October 2002 Edition

How Do You Clean Air Ducts

Our register covers are filthy and I'm sure our ducts are the same. Can you clean flex duct?
Your home heat and air conditioning functions as the respiratory system of your home. In order to breathe normally, it should be cleaned periodically to remove contaminants and pollutants. There are seven steps to clean your system:
1. Truck vacuum connected to furnace or air handler
2. Supply air ducts cleaned (air brushed, power or hand brushed)
3. Supply grills cleaned in place
4. Air conditioning evaporator coil, heat exchanger and furnace cleaned
5. Return air ducts cleaned (air brushed, power or hand brushed)
6. Return air grills removed and cleaned
7. Fan, housing and motor cleaned
The National Air Duct Cleaners Association (NADCA) began a program to certify professionals in the air duct cleaning field in November of 1995. Since then, more than 1000 contractors have passed the NADCA exam and have been certified as "Air System Cleaning Specialists".
One of the local certified companies is Air Quality Systems. AQS field technicians employ state-of-the-art equipment to ensure the highest cleaning standards. All HVAC Hygiene Remediation Project Design and On-site Management is performed under the supervision of NADCA-certified Air Systems Cleaning Specialists (ASCS).
AQS practices source removal, the only method recognized by the U.S. Environmental Protection Agency as fulfilling all requirements to clean your air system. They use equipment specially designed for ductwork cleaning: both truck mounted and portable equipment which provides the air pressure and vacuum pressure necessary to clean the system.
• AQS begins by thoroughly inspecting the HVAC system, designing a remediation plan according to the needs of the facility and the condition of the Air System.
• They sweep the duct work with 200lbs of applied air pressure while the vacuum hose pulls 12,000 cubic feet per minute back out of the duct work. The truck mounted equipment pulls the dust, mold and debris into a specially sealed compartment on the truck. Their portable Vacuum Systems utilize HEPA (High Efficiency Particulate Air) filters, capable of trapping 99.97% of particles down to .3 microns in size. Debris in the ductwork is loosened and removed by a combination of our rotary brush unit, air whips, and manual brushes on flex-rod sections, then driven to the vacuum with compressed air from blow guns and air snakes, or manually vacuumed with portable HEPA vacuum units.
• Heating/Cooling coils and pans are thoroughly cleaned as necessary with detergents and pressure-washed with our portable power wash system. Wastewater is controlled through the use of a HEPA portable Wet/Dry Vacuum.
• HVAC fan housings and blower units are cleaned with vacuum and compressed air, then pressure-washed as necessary for final cleaning.
• Degraded or contaminated internal fiberglass acoustic insulation in air handlers and ductwork is replaced when possible or encapsulated with an approved non-toxic, polymer/latex treatment.
• All supply, return and exhaust diffusers, registers and grills are cleaned.
• At your request, they will use special disinfectants on your systems and ductwork. If specified, your Air Handling System will be treated with an EPA-registered sanitizing agent to mitigate microbial growth and possible bioaerosol contamination.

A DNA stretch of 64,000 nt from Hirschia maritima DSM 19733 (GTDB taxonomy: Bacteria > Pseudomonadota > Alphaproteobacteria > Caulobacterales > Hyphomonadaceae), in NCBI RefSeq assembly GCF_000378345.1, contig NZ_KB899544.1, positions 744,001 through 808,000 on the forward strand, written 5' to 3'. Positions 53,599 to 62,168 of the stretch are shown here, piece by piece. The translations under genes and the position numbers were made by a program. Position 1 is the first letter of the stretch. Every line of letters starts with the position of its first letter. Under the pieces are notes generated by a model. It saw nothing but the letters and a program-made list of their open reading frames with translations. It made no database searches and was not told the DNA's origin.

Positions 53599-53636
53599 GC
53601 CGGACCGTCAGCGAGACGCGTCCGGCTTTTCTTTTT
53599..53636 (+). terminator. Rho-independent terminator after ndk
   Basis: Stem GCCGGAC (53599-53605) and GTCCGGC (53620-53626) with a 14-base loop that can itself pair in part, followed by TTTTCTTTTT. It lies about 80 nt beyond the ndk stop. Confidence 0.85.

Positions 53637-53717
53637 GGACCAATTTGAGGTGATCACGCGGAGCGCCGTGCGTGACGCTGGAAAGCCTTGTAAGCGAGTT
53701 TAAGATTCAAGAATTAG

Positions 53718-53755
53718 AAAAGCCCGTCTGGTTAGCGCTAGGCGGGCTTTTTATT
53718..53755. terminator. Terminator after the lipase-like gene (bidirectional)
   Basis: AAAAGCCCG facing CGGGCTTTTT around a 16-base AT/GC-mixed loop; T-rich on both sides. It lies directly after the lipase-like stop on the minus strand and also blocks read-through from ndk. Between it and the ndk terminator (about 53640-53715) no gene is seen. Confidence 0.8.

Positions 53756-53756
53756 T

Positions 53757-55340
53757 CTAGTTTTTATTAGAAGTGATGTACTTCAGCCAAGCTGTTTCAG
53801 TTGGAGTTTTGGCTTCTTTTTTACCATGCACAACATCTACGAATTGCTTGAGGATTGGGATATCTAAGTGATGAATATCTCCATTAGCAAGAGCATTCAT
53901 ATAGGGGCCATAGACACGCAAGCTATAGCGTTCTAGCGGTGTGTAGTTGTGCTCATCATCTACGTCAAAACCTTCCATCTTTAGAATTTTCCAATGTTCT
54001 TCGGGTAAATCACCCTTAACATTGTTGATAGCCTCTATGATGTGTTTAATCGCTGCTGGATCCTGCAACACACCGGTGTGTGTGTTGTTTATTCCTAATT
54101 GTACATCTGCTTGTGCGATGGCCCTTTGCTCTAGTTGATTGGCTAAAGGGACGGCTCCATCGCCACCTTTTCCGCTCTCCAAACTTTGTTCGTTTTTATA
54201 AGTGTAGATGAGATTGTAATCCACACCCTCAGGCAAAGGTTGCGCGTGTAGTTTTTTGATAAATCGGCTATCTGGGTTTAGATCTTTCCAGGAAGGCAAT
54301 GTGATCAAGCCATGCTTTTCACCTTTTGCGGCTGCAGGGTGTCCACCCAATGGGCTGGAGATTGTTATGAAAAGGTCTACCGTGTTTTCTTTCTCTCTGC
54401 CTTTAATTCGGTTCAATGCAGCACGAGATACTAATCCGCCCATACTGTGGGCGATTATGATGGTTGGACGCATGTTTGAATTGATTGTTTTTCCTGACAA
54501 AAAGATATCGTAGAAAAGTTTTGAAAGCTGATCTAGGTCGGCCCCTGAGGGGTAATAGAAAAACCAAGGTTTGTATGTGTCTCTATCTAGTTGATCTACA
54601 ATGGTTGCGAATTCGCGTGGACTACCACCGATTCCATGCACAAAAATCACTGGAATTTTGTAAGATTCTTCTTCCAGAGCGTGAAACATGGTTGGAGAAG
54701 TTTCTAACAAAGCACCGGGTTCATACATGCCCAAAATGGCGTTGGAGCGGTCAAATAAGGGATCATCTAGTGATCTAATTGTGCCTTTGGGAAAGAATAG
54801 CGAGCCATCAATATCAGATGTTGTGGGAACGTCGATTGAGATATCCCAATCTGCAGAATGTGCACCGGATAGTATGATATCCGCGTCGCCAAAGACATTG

• Upon completion, AQS provides a post-project inspection of the HVAC System, ensuring that proper hygiene specifications and project goals have been met.
Contact Air Quality Systems at 770-446-1142 or www.air-quality-systems.com. For more information about The National Air Duct Cleaners Association (NADCA) call 1-202-737-2926 or www.nadca.com.

CCA Treated Wood

What is the deal with treated wood and does the wood actually contain arsenic?
On February 12, 2002, EPA announced a voluntary decision by industry to move consumer use of treated lumber products away from a variety of pressure-treated wood that contains arsenic by December 31, 2003, in favor of new alternative wood preservatives.
This transition affects virtually all residential uses of wood treated with chromated copper arsenate, also known as CCA, including wood used in play-structures, decks, picnic tables, landscaping timbers, residential fencing, patios and walkways/boardwalks.
As of January 1, 2004, EPA will not allow CCA products to be used to treat wood intended for any of these residential uses. This decision will facilitate the voluntary transition to new alternative wood preservatives that do not contain arsenic in both the manufacturing and retail sectors. Although the Agency has not concluded that there is unreasonable risk to the public from these products, we do believe that any reduction in exposure to arsenic is desirable. This action comes years ahead of completing the Agency's regulatory and scientific assessment of CCA and will result in substantial reductions in potential exposure to CCA.

If you have a question, change of address, comment, home tip or would like to send Home Tips to your clients, send your letter to Home Tips, Christian Building Inspectors, Inc., 3697 Habersham Lane, Duluth, Georgia 30096. You can E-Mail your questions to us at rodharrison@christianbuildinginspectors.com. We reserve the right to edit questions for length.

Quote Of The Month

"Duty is a very personal thing. It is what comes from knowing the need to take action and not just a need to urge others to do something."

- Mother Teresa of Calcutta

A Tip Of The Hat To:

Diana Coombs

Re/Max Center

2855 Lawrenceville-Suwanee Road

Suwanee, Georgia 30024

**** Thank You****